Aaron wrote:Suzuki is effective if the teacher is good but it is a very rigid and uncreative approach...
Pardon me if I voice some frustration in the direction of the above statement. The Suzuki method is quite the opposite in my opinion, but I am biased, as I've made a good portion of my living teaching children guitar with the Suzuki method for the last 10 years or so. To the original poster, I would recommend you investigate any and all teachers in the area who have had success teaching young children, be they in the suzuki method, any other 'organized' method, or if they teach their own method.
The Suzuki method is only as rigid as the teacher who teaches it. Yes, there is a prescribed curriculum (order of pieces) but every teacher needs to do what is best for their student, and teachers are welcomed and encouraged to change what they see needs to be changed. I think the above sentiments exist in the guitar world because people look at the Suzuki repertoire books and feel that they're limiting. The genius of the Suzuki method lies beyond the books, and in the nurturing approach to teaching children: the method works and is special because it demands the support of the parents, gets young students playing without the interference of notation, and with regular group classes it gives them an opportunity to be with peers to make music and have fun. Now, these things I've mentioned do not have to be unique to the Suzuki approach, anyone else is welcome to 'borrow' them (and I would encourage you to do so!). After one takes the initial Suzuki training courses, one doesn't sign a contract saying that they'll teach everything the same way, that they check their imagination at the door. Far from it. In my experience, people who take the time to do the training do so because they have a strong desire to be excellent teachers and are seeing if this is a valid approach. Many think it is a valid approach, others do not. This can be said of any method or approach.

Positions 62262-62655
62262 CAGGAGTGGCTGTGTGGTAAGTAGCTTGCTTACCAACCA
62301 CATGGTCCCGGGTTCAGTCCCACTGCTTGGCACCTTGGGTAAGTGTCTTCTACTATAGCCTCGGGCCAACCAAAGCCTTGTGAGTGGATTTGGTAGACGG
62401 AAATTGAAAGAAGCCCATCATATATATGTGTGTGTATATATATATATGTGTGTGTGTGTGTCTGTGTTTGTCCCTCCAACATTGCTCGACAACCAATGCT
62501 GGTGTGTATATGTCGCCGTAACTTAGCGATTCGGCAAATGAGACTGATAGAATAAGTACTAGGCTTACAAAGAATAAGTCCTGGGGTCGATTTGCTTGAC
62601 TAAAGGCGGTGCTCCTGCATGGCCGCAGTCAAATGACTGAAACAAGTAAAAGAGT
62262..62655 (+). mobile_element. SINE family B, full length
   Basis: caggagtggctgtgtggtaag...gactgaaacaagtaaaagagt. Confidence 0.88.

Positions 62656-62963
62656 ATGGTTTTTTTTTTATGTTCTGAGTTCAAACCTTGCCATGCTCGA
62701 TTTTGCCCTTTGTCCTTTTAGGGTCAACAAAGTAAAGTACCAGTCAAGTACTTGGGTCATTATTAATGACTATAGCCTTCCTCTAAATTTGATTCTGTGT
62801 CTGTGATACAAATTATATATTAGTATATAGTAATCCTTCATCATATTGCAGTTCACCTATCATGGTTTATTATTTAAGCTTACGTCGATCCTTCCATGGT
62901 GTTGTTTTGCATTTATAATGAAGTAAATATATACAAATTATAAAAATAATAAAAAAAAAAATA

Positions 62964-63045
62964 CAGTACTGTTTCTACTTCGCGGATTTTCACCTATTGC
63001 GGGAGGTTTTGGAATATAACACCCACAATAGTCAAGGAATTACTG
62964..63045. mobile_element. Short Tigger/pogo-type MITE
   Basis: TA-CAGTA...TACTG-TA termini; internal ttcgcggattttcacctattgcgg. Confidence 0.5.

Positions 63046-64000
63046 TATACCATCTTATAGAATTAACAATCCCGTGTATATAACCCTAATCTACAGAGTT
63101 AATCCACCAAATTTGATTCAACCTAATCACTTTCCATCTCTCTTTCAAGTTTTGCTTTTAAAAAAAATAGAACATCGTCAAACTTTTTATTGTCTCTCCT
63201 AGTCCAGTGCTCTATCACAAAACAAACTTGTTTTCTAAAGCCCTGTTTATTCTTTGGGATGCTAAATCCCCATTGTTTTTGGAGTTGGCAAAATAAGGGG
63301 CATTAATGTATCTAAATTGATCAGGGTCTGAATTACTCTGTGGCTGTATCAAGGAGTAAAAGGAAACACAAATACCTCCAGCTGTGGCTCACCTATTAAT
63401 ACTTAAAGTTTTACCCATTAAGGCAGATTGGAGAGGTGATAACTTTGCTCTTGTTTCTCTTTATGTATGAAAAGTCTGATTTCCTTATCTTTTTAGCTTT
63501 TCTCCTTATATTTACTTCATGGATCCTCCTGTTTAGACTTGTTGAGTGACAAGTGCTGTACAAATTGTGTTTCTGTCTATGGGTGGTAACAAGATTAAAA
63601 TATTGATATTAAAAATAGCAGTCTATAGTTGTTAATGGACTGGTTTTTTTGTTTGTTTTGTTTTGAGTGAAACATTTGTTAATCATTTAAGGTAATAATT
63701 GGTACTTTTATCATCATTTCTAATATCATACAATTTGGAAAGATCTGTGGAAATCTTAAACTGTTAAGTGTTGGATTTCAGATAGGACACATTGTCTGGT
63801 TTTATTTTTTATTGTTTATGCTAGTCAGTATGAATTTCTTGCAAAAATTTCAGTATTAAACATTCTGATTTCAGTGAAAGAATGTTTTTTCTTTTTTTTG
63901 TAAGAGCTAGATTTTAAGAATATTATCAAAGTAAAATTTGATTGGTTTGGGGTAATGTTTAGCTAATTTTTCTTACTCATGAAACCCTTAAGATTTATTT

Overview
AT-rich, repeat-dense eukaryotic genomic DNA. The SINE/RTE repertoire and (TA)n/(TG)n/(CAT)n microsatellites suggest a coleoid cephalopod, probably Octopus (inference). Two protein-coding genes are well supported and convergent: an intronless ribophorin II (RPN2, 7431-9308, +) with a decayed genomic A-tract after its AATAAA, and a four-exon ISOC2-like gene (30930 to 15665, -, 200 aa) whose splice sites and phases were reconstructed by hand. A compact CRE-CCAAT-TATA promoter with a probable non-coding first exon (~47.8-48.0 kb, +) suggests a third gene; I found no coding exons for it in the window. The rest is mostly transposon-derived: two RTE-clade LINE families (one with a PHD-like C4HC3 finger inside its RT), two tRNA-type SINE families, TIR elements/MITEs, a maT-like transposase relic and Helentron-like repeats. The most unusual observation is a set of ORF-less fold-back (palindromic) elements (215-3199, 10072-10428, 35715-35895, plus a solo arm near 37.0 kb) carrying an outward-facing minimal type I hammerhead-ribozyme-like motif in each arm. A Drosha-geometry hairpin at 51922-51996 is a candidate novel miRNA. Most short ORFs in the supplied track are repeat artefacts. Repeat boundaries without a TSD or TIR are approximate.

Okay, reading over my diatribe above, I think I come across as a bit defensive, but I'll live with that! Again to the original poster, investigate anyone who claims success working with children and observe them teaching. Good teaching is good teaching, regardless of the 'method' used.